According to Dr. Ehab Molokhia, associate professor of family medicine at the USA College of Medicine and a family practitioner with USA Physicians Group, the benefits of quitting smoking begin within hours of cessation. After 10 to 14 days, the addiction will usually end. Within one to three months, a patient’s lungs will start to improve. After a year, the risk of heart attacks and strokes will drop to half that of a current smoker and after five years, the risk of strokes will be similar to that of a non-smoker. After 10 years of smoking abstinence, the risk of coronary heart disease will be comparable to a non-smoker. The risk of heart attacks and cancers will continue to decrease the longer one remains tobacco free.
Although the withdrawal symptoms go away after about two weeks, the urge to smoke cigarettes may still occur. This has to do with smoking triggers, said Dr. Alana Schilthuis, assistant professor of internal medicine at the USA College of Medicine and an internist with USA Physicians Group. Smoking triggers are behaviors that have become linked to smoking. “The key is to replace tobacco with a new behavior,” Dr. Schilthuis said. Picking up a new hobby can be helpful to lessen the frequency of the triggers.
“The first step to beginning a tobacco-free life is picking a date to stop,” Dr. Molokhia said. It can help to pick a date that is already important such as a birthday or anniversary. Research shows that people who set a quitting date are more successful than those who attempt to gradually cut back usage. In addition, you should dispose of all tobacco products, ashtrays, lighters and anything else that might trigger the habit.
Making a list of reasons to quit and keeping it on hand can be beneficial during moments of weakness. If there are others in the household who smoke, Dr. Schilthuis suggests getting them to quit at the same time to avoid additional cravings.
Dr. Molokhia recommends keeping track of where, when and why you smoke or use tobacco. Taking notes provides insight as to when and why you crave a cigarette or tobacco. This can help to set alternative plans to lessen cravings. It also is helpful to share your plans to stop using tobacco with your family and friends. This allows you to ask for support from friends and colleagues who can serve as part of your support system.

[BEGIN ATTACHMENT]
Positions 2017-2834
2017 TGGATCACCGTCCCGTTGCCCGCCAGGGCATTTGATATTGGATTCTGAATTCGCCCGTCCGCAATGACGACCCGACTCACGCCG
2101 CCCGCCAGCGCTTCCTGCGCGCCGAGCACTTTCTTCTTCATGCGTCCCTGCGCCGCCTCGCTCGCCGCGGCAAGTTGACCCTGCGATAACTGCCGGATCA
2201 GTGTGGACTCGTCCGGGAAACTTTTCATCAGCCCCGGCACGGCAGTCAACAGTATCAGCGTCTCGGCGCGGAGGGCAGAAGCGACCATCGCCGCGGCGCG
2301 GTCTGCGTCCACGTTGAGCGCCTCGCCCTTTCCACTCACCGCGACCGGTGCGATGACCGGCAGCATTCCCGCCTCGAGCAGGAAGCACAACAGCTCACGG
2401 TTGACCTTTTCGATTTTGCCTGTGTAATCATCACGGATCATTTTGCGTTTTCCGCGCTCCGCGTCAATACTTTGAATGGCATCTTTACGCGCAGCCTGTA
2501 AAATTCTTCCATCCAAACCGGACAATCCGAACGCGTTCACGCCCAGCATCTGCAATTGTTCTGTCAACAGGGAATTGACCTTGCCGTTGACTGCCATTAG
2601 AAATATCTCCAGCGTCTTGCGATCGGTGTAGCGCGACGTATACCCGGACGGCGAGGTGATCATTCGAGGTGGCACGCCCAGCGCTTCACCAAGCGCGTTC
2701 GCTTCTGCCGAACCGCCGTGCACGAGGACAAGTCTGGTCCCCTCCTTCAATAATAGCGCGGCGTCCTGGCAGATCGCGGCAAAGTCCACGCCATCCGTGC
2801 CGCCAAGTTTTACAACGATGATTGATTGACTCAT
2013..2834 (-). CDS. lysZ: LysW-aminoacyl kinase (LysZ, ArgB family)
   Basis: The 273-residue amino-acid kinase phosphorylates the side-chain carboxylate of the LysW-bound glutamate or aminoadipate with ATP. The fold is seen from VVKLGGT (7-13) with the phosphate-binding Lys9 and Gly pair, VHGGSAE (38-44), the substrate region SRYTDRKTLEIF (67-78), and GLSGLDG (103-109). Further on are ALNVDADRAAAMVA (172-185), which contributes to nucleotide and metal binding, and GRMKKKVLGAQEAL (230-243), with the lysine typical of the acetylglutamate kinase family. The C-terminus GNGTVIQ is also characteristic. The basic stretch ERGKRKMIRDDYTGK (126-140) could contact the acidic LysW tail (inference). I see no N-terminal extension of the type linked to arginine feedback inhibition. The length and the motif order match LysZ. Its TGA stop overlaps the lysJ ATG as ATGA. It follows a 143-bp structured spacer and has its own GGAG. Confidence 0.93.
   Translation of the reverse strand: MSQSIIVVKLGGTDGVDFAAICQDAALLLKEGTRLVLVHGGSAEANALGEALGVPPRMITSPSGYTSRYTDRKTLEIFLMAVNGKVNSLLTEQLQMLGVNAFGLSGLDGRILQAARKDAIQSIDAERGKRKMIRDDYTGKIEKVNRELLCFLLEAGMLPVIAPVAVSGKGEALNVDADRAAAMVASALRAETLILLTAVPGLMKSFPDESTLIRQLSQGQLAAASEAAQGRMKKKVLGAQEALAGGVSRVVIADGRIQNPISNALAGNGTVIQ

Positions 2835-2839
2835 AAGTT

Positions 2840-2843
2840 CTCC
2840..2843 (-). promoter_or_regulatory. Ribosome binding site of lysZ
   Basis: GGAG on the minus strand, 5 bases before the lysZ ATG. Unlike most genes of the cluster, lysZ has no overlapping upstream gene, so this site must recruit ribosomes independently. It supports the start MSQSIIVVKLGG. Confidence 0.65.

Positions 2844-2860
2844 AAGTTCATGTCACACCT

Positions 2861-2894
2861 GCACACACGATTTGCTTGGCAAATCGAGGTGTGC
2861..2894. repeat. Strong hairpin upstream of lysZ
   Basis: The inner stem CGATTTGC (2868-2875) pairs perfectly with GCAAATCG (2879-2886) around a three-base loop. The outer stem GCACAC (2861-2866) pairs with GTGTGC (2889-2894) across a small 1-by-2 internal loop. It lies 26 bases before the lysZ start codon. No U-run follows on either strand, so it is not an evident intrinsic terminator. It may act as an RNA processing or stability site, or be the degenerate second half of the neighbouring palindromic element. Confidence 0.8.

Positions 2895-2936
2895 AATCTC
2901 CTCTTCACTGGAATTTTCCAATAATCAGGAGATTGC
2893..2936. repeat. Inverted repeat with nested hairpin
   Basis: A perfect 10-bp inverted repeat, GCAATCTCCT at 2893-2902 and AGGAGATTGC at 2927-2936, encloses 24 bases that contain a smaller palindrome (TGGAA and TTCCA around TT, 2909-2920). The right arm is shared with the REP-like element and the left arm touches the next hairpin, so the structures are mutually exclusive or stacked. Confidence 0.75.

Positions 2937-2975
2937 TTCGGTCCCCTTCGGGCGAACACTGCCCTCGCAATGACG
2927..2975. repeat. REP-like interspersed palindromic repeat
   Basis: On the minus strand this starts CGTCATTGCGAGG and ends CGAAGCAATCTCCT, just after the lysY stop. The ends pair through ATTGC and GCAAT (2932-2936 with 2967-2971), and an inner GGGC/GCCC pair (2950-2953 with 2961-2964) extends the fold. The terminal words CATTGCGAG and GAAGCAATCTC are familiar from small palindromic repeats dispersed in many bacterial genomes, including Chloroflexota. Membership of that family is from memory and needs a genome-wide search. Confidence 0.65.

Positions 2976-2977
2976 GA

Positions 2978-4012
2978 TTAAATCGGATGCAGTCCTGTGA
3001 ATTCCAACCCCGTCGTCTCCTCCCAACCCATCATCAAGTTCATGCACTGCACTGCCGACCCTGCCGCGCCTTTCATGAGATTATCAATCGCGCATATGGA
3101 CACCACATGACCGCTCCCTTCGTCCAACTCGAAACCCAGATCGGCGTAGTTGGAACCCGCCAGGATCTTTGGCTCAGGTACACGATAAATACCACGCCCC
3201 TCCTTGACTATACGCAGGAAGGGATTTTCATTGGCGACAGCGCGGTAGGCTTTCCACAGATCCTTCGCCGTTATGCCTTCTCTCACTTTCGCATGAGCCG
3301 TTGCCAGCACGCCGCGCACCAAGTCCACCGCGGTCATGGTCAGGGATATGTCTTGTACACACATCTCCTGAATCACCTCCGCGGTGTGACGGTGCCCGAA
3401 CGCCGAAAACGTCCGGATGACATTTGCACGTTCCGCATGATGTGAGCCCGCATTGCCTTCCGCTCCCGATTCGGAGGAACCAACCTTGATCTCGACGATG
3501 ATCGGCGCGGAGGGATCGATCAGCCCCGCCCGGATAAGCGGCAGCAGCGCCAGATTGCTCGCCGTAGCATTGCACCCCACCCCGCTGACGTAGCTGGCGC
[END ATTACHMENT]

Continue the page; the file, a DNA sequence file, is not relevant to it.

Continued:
Lastly, ask your primary care physician if any of the approved medications for smoking cessation are right for you. “The combination of counseling and medication is more effective than either alone,” Dr. Molokhia said. There are several medications that increase long-term smoking abstinence rates including Buproprion SR, Nicotine gum, Nicotine inhaler, Nicotine lozenge, Nicotine nasal spray, Nicotine patch and Varenicline.
For more information on quitting, visit http://www.southalabama.edu/departments/counseling/smokingcess.html. For help locating a primary care physician with USA Physicians Group call (251) 434-3711.
There is an additional opportunity to learn about tobacco cessation on Wednesday at the July Med School Cafe, a monthly event sponsored by the USA Physicians Group. Dr. Rachel Seaman, assistant professor of internal medicine and emergency medicine, will discuss the history of tobacco use in the United States, health hazards related to smoking and current treatment options for cessation.
Med School Cafe will take place July 22 at the USA Faculty Club, 6348 Old Shell Road. Lunch will be served at 11:30, and the program begins at noon. Space for this event is limited and reservations are required. For more information or to make reservations, call Kim Partridge at (251) 460-7770 or e-mail email@example.com.